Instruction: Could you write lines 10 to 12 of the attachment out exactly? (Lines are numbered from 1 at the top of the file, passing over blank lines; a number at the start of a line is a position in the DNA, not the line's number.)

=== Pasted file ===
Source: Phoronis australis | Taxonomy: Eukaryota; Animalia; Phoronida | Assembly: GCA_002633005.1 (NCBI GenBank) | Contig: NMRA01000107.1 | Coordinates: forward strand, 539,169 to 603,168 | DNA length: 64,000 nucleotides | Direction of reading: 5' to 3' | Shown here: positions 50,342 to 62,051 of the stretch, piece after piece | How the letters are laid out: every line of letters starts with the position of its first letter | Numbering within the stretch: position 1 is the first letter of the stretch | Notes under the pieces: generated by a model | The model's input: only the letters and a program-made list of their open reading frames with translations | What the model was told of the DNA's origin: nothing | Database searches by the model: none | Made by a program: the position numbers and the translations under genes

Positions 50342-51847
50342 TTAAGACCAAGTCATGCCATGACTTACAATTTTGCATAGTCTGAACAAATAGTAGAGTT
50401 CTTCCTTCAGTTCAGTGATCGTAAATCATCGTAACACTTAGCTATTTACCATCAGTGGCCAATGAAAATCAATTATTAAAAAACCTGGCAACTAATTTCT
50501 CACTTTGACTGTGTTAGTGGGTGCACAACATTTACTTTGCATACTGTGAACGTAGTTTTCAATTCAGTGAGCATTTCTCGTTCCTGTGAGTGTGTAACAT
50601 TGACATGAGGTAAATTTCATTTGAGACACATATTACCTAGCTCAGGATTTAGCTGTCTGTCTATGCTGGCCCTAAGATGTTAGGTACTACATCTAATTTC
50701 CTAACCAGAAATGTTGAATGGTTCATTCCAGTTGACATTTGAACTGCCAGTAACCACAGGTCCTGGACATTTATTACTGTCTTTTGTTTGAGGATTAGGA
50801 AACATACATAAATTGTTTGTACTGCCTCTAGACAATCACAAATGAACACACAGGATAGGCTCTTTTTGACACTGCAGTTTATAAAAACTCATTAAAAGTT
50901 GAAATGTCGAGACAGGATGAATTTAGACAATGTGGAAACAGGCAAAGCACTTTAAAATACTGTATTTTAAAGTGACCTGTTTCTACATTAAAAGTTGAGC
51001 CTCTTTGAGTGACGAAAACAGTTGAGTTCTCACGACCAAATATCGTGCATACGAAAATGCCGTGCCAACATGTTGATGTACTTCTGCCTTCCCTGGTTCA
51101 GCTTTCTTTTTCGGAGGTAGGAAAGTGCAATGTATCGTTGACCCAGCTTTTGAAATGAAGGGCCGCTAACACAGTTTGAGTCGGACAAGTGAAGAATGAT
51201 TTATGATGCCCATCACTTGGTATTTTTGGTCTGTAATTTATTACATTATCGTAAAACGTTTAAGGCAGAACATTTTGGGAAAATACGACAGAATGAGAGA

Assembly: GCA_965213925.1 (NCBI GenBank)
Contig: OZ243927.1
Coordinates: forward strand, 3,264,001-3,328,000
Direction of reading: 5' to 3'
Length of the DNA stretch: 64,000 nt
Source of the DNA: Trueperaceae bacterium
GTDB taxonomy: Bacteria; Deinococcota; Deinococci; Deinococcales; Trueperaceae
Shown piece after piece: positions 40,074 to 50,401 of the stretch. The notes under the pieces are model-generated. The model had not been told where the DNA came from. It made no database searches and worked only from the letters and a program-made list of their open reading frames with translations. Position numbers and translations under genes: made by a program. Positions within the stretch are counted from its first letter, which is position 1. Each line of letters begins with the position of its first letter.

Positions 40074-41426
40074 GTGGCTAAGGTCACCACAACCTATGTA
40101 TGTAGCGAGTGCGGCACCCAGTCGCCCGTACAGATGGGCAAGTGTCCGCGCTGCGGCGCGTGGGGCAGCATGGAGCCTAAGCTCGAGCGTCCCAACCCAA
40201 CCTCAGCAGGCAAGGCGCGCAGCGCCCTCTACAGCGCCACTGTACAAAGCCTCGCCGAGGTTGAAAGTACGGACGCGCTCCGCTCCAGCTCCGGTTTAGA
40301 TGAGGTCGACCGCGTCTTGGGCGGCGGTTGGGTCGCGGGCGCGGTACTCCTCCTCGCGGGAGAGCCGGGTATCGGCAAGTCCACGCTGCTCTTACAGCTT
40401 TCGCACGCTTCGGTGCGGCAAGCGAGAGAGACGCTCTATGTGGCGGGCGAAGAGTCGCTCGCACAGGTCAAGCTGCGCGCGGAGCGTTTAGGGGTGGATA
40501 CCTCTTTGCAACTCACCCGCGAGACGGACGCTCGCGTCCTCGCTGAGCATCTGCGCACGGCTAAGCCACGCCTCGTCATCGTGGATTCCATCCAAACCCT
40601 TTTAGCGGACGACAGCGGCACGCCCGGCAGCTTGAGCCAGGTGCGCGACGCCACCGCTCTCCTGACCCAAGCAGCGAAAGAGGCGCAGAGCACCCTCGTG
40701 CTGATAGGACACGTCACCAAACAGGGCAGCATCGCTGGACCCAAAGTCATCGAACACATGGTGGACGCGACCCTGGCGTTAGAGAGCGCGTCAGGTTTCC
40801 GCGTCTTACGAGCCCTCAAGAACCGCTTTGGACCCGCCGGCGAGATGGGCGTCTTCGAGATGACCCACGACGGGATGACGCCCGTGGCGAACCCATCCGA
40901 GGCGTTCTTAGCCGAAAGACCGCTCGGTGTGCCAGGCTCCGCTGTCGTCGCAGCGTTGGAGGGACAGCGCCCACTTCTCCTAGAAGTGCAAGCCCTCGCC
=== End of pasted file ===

51001 CTCTTTGAGTGACGAAAACAGTTGAGTTCTCACGACCAAATATCGTGCATACGAAAATGCCGTGCCAACATGTTGATGTACTTCTGCCTTCCCTGGTTCA
51101 GCTTTCTTTTTCGGAGGTAGGAAAGTGCAATGTATCGTTGACCCAGCTTTTGAAATGAAGGGCCGCTAACACAGTTTGAGTCGGACAAGTGAAGAATGAT
51201 TTATGATGCCCATCACTTGGTATTTTTGGTCTGTAATTTATTACATTATCGTAAAACGTTTAAGGCAGAACATTTTGGGAAAATACGACAGAATGAGAGA